Sampad has announced that around 25,000 Birmingham residents took part in its major community heritage project, My Route which explored the changing history of Stratford Road, one of the city’s busiest and best-known thoroughfares.
Working with local people between Sparkbrook and Hall Green, My Route identified changes in the population, landscape and culture from the 1940s to the present day, with the settlement and migration of new communities along the road.
The extensive programme of work was supported by the National Lottery through the Heritage Lottery Fund, who have hailed the project as a great success.
My Route began with a wide-ranging investigation that looked at how different the demographics, faiths, trades, food, languages and architecture of the area have evolved and meshed together to create a vibrant and diverse city quarter. In partnership with Birmingham Archives, it went on to equip volunteers with new heritage research skills, using oral histories, factual data collection and public donations to uncover the unique history of the road.
A series of lively arts and culture activities gave people of all ages a chance to learn more about the story of the area.
A 1970s-styled taxi took passengers on a trip down memory lane, using props, sound recordings and storytelling to immerse them in the sights, sounds and memories of the Road. These tours proved to be so popular that Sampad is planning to run them again later this year.
Elsewhere, students from South and City College explored the history of faith in the area, using photography to examine symbolic architecture and foodies got a taste of Stratford Road, as Sampad hosted culinary workshops at three of the most popular restaurants in the area.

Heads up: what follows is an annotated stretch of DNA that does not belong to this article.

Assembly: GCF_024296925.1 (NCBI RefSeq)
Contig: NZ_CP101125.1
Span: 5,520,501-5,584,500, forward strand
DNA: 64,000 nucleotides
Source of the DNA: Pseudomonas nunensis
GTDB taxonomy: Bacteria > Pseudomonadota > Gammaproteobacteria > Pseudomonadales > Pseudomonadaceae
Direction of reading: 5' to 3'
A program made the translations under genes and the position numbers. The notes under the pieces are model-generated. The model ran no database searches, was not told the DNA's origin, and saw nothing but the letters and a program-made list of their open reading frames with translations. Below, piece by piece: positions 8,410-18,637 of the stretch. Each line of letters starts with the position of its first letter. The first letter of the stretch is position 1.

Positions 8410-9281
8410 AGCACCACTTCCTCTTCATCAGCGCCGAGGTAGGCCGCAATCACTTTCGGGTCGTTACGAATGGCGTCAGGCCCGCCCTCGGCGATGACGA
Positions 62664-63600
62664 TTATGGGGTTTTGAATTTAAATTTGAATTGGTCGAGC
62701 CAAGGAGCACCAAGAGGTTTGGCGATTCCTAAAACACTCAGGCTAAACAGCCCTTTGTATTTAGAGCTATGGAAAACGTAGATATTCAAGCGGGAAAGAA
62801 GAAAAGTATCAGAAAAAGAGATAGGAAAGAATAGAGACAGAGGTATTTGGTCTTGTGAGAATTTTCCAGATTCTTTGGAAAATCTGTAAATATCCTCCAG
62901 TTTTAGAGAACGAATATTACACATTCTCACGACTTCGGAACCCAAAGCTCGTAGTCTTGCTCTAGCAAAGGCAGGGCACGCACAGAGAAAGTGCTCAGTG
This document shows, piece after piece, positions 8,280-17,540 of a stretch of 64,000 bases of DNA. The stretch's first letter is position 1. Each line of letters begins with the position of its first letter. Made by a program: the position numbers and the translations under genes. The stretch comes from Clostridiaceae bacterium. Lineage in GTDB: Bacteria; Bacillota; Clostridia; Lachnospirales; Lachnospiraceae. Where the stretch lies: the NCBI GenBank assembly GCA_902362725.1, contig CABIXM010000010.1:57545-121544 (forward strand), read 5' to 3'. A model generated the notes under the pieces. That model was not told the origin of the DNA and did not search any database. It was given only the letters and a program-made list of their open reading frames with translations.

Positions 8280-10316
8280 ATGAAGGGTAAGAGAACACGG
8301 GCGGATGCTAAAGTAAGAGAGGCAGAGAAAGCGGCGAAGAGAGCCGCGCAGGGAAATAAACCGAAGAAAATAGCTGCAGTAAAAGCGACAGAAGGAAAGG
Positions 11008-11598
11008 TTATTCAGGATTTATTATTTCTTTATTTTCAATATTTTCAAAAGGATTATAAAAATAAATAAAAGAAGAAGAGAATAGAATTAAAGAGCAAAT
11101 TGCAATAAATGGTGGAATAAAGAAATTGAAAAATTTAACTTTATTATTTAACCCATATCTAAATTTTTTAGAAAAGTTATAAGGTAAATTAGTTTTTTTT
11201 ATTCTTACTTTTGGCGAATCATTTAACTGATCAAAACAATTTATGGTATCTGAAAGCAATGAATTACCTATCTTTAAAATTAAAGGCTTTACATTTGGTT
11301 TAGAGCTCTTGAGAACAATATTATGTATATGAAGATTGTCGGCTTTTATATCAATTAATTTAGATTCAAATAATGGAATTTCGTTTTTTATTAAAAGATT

One of the main highlights was the My Route Exhibition Trail, an outdoor exhibition that featured large-scale photographs of eleven everyday people who live and work around Stratford Road – drawing a lot of attention and excitement from passers-by.
The portraits, by internationally-respected photographer Vanley Burke, were accompanied by personal memories from each person in the form of audio clips that were accessed by members of the public via ‘sound pods’ designed by pioneering artist Brian Duffy.
In total, nearly 25,000 people connected with the My Route experience, either as exhibition visitors, participants or volunteers. 51 volunteers from 13 different ethnic groups clocked up 450 hours as they brought the project to life by recording interviews with residents, collecting statistics, carrying out research and compiling Wikipedia articles about the local history.
My Route leaves a legacy of several permanent resources for future generations, including a new public archive of local memories. Sampad has also joined forces with local film-maker Sam Lockyer, from Iconic Productions, to launch a new documentary featuring interviews with the project’s contributors, participants and volunteers.
The My Route documentary will be screened at the University of Birmingham’s Arts & Science Festival from 16 March 2016. As part of the festival, members of the public will have another opportunity to view a selection of portraits featured in the My Route Exhibition Trail and to chat to Vanley Burke, Tas Bashir (curator of the Exhibition Trail) and members of the My Route project team.
Vanessa Harbar, Head of the Heritage Lottery Fund West Midlands, says:
“My Route demonstrates a fantastic legacy to be shared for generations to come. Thanks to National Lottery players, Sampad was able to deliver an extensive programme of community events in Birmingham, from taxi tours to culinary workshops and a photography exhibition trail. My Route has preserved the cultural memories of those who lived and worked on Stratford Road. HLF are delighted that even more people will get to share this legacy at the University of Birmingham’s upcoming Arts & Science Festival.”
Photo by Jas Sansi